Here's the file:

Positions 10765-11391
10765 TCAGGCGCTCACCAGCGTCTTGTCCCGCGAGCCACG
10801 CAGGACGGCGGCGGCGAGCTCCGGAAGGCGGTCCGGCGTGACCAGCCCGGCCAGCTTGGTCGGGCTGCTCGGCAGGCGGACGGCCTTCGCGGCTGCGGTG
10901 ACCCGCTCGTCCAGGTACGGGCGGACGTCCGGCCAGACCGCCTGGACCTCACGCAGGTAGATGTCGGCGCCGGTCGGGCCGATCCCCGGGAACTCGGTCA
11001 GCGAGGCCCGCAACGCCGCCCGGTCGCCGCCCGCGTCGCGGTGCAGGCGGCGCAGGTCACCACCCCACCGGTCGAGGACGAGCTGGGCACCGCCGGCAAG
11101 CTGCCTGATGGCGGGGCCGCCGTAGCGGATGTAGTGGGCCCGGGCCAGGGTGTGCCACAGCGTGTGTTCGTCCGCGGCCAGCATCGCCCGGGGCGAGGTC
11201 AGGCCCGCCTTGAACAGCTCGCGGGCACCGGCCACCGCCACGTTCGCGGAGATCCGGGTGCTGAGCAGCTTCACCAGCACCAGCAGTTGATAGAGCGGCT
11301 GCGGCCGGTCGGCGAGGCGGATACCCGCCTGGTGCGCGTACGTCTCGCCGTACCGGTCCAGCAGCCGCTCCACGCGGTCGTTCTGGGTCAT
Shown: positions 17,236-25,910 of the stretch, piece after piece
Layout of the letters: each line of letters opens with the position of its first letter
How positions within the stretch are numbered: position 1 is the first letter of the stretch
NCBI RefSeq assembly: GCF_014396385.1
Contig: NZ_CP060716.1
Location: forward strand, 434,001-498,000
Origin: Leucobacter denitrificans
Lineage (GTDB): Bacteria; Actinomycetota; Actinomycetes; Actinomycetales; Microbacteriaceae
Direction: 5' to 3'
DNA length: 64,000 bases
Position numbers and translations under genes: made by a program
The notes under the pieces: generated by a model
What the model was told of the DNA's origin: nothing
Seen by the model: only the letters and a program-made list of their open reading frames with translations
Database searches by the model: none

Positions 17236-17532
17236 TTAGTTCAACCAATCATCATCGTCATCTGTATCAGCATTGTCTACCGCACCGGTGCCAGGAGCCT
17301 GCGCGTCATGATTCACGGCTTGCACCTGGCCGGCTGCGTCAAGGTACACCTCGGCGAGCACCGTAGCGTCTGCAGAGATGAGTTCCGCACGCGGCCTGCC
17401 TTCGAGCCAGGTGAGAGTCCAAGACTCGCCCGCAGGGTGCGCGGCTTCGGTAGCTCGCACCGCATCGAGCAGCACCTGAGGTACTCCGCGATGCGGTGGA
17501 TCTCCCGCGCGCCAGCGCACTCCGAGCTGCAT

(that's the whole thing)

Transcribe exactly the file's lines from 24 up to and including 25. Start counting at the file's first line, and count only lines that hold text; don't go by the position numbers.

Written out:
Positions 17236-17532
17236 TTAGTTCAACCAATCATCATCGTCATCTGTATCAGCATTGTCTACCGCACCGGTGCCAGGAGCCT